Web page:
I originally wrote this article for the American Physical Therapy Association, however, it’s good information for you, my favorite patients, to have! As many runners, cyclists and triathletes have shin splints at some point in their training, this gives you an initial guide to help control your symptoms.
Medial tibial stress syndrome (MTSS) is a condition that causes pain on the inside of the shin (the front part of the leg between the knee and ankle). MTSS is commonly referred to as shin splits due to the location of pain over the shin bone. MTSS is one of the most common athletic injuries. It affects both the muscle on the inside of the shin and the bone to which it attaches. MTSS may affect up to 35% of athletes who run and jump, such as distance runners, sprinters, basketball or tennis players, or gymnasts. Military personnel, dancers, and other active people can also develop MTSS. A physical therapist can help you recover from MTSS and teach you exercises and tactics to prevent reinjury.
What is Shin Splints (Medial Tibial Stress Syndrome)?
Medial tibial stress syndrome develops when too much stress is placed on the tibia (main shin bone). The muscles that attach to the tibia can cause an overload of stress on the bone. These muscles include the posterior tibialis muscle, the soleus muscle, and the flexor digitorum longus muscle.
The most common risk factors of MTSS include:
- Flattening of the arch of the foot while standing (over-pronation)
- Being an athlete who participates in repetitive jumping and/or running
- Being female
- Excessive hip range of motion
- Smaller calf girth in males
- A high body mass index (>20.2)
How Does it Feel?
You may have MTSS if you feel pain in the middle or bottom third of the inside of the shin. The pain may be sharp when you touch the tender area, or occur as an ache during or after exercise. When MTSS is developing, the pain may be present during the beginning of exercise and less noticeable as exercise progresses. Over time the condition can worsen and pain may be felt throughout any exercise regimen, and it also may continue after exercise.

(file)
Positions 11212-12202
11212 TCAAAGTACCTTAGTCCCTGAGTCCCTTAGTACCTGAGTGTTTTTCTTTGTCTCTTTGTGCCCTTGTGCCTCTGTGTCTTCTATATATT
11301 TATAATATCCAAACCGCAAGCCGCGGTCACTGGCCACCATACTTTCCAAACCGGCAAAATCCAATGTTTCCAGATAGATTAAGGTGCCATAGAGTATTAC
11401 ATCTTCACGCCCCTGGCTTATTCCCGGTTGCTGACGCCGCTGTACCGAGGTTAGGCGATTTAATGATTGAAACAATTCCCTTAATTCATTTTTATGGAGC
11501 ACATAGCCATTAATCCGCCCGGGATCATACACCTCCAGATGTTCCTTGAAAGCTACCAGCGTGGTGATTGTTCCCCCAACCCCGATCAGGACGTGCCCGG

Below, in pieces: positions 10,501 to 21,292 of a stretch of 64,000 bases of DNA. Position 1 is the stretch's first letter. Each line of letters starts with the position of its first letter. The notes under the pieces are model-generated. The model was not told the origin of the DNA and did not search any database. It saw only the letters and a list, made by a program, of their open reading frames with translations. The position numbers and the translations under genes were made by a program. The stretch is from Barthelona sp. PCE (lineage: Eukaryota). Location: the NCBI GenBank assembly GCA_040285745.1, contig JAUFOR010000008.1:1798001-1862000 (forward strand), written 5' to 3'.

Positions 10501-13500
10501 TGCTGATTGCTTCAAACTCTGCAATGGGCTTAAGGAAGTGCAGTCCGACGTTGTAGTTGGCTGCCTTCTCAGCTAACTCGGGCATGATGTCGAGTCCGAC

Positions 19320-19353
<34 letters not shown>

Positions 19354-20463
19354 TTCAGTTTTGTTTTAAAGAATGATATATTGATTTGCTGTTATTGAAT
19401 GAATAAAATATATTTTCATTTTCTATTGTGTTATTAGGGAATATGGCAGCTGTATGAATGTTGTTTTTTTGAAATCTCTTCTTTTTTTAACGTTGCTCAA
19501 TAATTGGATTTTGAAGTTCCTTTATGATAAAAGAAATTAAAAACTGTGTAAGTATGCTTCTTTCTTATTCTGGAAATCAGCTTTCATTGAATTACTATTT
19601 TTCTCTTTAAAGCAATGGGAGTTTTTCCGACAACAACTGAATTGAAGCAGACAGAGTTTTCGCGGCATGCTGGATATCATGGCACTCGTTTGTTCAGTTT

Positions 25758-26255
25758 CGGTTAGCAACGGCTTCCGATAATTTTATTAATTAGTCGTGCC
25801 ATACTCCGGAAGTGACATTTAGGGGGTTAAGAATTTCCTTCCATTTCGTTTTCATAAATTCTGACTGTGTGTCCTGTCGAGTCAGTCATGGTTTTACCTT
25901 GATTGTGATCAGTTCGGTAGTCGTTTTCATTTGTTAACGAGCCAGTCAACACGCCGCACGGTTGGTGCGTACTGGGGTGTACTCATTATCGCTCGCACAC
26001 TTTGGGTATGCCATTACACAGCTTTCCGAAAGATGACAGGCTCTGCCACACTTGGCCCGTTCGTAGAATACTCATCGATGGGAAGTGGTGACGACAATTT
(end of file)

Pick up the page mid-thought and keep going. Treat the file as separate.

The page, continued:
How Is It Diagnosed?
Through a thorough evaluation, health history and physical examination, I can determine if you have MTSS. I will assess your overall strength, mobility, flexibility, and your walking and running movements. By applying gentle pressure to the shin, ankle, and foot areas, I can determine where your pain is and what is most likely causing it in order to diagnose MTSS. The most reliable symptom of MTSS is pain felt when pressure is applied to certain parts of the shin.
How Can I Help YOU?
Together, you and I will determine what risk factors have caused your MTSS and will teach you how to address those causes. A treatment plan will be developed that is specific to you and what your body needs to recover and to prevent reinjury. I may recommend activity modification to decrease the stress to the irritated tissue, strengthening for increasing the dynamic control of your foot and leg, stretching and mobilization to normalize your range of motion and mobility and possibly a footwear change.
Can this Injury or Condition be Prevented?
To prevent MTSS you should:
- Get an annual functional fitness examination, including strength, flexibility, mobility, and sport-specific analyses
- Perform dynamic stretches before exercising and static stretches after exercise
- Perform strength and endurance exercises for the foot, hip, and pelvic muscles
- Perform balance exercises on each leg
- Follow a recommended training program when starting or progressing your exercise program
I can teach you all of these exercises to ensure maximum strength and health, and prevent MTSS.
Real Life Experiences / Case Studies
John (name has been changed) is a 35-year-old recreational runner who is training for his third half-marathon. John begins to feel shin pain in both legs during the first mile of his runs, which goes away during the remaining miles. Over the next few days, the pain lasts longer during his run. Concerned that he might be injuring himself, John contacts his physical therapist (me).
I conduct a thorough examination to assess his pelvic, trunk, hip, leg, foot, and ankle strength. I ask him to try to hold test positions as I apply pressure to different areas. John can’t hold his position when force is applied to the hip area. During further tests, John demonstrates excessive flattening of each of his feet, and his knees show weakness. When applying pressure to the muscles surrounding the shins, John’s pain is reproduced over the muscles on the lower one-third of the inside of the shin on each leg. John is diagnosed with MTSS in both legs.
John is treated with manual therapy techniques for the painful area in both shins, and strengthening exercises for the hip and foot muscles. He is shown how to apply ice to the painful areas for 5-10 minutes, 1-3 times a day. It is recommended that he modify his training program to run fewer overall miles (temporarily), and a change in footwear for better support and cushioning.
Since John sought help when his symptoms began, after two weeks of treatment his pain is much less, and he is slowly rebuilding his training program back to its former level. He continues his prescribed exercise regimen and his physical therapy treatments. One month after his first session, John competed pain free in the half-marathon, and is proud of his finishing time!
Moen MH, Holtslag L, Bakker E, et al. The treatment of medial tibial stress syndrome in athletes: a randomized clinical trial. Sports Med Arthrosc Rehabil Ther Technol. 2012;4:12.
Moen MH, Tol JL, Weir A, et al. Medial tibial stress syndrome: a critical review. Sports Med.2009;39(7):523-546.